When district officials began budget development earlier this year, they initially projected a budget gap of about $912,717. Much of the deficit stemmed from increases in debt service (including interest payments associated with the $14.8 million capital project approved by voters last March), employee salaries and benefits.
In April, administrators and Board of Education members learned the district is slated to receive a budgeted increase of $461,602 or 3.47 percent in total aid from the state, which helped to close the district’s budget gap.
“We’re relieved state legislators voted to dismantle the Gap Elimination Adjustment—which siphoned away more than $9 million in state aid from Marcellus over the last six years—and return the district to solid financial footing,” Superintendent of Schools Judith Pastel said. “By adding a judicious amount of district reserves, we are able to propose a plan that increases staffing, curriculum and athletic support, while limiting the impact on our taxpayers.”
The proposed budget:
Allows for an additional kindergarten teacher (if 2016-17 enrollment warrants it) and adds three teacher aides/assistants at KCH Elementary.
Adds funding for an assistant principal position at Driver Middle School. This need was first identified during the 2015-16 year, and the board appointed an administrative intern to the role in October 2015. Also adds a 0.2 full-time equivalent (FTE) music teacher at DMS.
Adds a full-time career education teacher assistant, 0.5 FTE reading teacher, 0.6 FTE math teacher and full-time counseling office secretary at Marcellus High School.
Adds math software and curriculum at KCH and DMS.
Adds an athletics clerical support position and a stipend for an athletic department site supervisor and restores several coaching positions.
The annual school budget hearing is scheduled for 7 p.m., Monday, May 9, in the Marcellus High School auditorium.
April 4, 2016
2016-17 state budget includes $1.5 billion education funding increase, ends GEA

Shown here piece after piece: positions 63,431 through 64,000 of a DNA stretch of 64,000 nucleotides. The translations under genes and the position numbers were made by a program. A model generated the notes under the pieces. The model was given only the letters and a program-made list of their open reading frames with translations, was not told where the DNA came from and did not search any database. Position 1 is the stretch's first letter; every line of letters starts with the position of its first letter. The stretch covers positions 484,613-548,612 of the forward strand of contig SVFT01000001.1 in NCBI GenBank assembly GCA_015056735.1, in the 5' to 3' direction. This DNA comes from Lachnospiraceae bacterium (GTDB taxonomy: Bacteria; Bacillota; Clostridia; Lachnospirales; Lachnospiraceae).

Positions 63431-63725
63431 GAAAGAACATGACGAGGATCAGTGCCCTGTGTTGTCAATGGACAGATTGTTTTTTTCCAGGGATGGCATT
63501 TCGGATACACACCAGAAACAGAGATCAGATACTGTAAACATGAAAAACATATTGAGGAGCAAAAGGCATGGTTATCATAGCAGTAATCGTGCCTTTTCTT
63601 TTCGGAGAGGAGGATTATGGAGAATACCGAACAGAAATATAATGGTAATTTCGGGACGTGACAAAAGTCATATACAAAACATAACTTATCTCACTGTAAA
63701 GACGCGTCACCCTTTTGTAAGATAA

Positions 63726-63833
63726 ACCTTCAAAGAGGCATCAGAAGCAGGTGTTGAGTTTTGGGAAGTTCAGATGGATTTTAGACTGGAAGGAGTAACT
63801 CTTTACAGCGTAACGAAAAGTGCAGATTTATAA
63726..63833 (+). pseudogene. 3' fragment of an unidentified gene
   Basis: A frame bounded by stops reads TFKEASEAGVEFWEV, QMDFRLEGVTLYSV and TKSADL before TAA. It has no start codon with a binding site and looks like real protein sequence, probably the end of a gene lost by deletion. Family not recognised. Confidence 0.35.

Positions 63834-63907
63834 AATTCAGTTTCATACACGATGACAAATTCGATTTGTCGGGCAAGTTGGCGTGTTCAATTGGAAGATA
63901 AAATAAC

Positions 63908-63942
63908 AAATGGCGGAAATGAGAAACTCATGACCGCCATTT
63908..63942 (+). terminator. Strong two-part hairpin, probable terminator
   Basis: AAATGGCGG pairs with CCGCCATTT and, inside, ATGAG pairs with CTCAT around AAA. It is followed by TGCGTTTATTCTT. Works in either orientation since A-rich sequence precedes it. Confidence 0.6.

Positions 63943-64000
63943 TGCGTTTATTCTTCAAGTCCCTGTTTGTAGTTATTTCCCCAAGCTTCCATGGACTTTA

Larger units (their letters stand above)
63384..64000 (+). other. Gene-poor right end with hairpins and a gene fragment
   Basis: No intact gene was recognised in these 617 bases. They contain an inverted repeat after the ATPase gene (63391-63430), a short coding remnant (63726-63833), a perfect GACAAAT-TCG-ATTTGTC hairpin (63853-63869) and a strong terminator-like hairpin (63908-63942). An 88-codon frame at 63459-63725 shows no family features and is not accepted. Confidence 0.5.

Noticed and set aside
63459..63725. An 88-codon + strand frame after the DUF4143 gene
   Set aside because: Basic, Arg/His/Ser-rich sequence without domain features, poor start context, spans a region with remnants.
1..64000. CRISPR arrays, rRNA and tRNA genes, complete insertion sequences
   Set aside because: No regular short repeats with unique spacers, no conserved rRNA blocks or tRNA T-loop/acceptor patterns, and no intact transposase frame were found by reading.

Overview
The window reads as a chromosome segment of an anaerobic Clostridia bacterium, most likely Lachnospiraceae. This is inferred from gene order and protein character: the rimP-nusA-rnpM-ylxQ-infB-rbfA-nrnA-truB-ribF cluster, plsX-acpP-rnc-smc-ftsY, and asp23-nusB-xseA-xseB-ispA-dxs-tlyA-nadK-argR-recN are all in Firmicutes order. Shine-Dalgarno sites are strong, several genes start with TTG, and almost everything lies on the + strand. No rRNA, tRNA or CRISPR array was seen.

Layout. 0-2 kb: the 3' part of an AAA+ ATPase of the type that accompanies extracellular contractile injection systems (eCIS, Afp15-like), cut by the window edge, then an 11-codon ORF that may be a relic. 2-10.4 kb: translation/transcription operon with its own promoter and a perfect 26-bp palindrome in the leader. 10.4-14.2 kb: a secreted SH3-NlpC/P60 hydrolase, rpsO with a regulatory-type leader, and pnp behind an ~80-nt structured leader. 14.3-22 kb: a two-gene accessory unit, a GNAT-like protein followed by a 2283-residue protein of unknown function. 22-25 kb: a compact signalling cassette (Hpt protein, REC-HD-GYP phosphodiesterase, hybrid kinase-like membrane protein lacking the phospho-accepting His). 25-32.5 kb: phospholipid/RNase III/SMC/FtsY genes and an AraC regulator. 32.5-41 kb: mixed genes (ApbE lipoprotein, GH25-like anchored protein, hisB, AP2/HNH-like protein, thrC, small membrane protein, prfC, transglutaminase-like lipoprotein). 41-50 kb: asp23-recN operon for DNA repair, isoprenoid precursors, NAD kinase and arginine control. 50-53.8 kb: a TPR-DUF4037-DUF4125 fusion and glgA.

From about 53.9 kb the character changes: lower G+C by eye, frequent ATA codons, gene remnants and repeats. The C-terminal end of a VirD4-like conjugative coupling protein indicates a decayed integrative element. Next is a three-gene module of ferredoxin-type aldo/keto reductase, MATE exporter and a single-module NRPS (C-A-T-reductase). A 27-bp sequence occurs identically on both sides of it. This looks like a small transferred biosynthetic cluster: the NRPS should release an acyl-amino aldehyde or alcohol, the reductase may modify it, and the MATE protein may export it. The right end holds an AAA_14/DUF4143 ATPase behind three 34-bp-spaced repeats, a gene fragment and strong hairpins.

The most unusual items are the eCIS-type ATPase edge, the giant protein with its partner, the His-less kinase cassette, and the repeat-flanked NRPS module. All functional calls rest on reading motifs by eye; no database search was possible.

On Friday, April 1, New York lawmakers approved a 2016-17 state budget that includes an overall $1.5 billion – or 6.5 percent – increase in education funding. The state budget ends the Gap Elimination Adjustment, which has diverted billions of dollars from schools during the last seven years.
The Legislature’s vote on the budget came on the first day of the state’s new fiscal year. The finalized spending plan provides school districts with information about state aid revenue that is critical as they develop school budgets for the 2016-17 school year.
The bulk of the state aid increase will be split in three ways: a $627 million increase in Foundation Aid, $434 million to end the GEA and $341 million to reimburse schools for costs such as transportation, construction and BOCES services.
The budget also includes targeted funding for community school efforts in designated districts, an expansion of the statewide prekindergarten initiative for 3-year-olds and an increase in financial support for charter schools.
The Marcellus administration and Board of Education continue to develop a budget for the 2016-17 school year. Budget adoption is expected on April 18. A public hearing on the proposed budget is scheduled for 7 p.m., Monday, May 9, in Marcellus High School auditorium. The annual budget vote is Tuesday, May 17, noon to 9 p.m., at the high school. Please check the district website and your mail for budget updates over the next two months.
GEA eliminated, Foundation Aid increased
The state instituted the GEA in 2009-10 to help address its own budget shortfalls brought on by the fiscal crisis at that time. Since then, aid has been withheld from school districts across the state. Marcellus' cumulative share of withheld aid was $9.47 million. After six years, New York State legislators have put the district back on track.
The $627 million, or 4 percent, increase in Foundation Aid – the primary source of funding for everyday school operations – is the largest since the fiscal crisis began. This is well below the New York State Board of Regents’ recommendation of a $1.3 billion Foundation Aid increase for next year. Marcellus' share of that increase is $59,104, as the intent of the Foundation Aid formula is to direct money to high-need districts.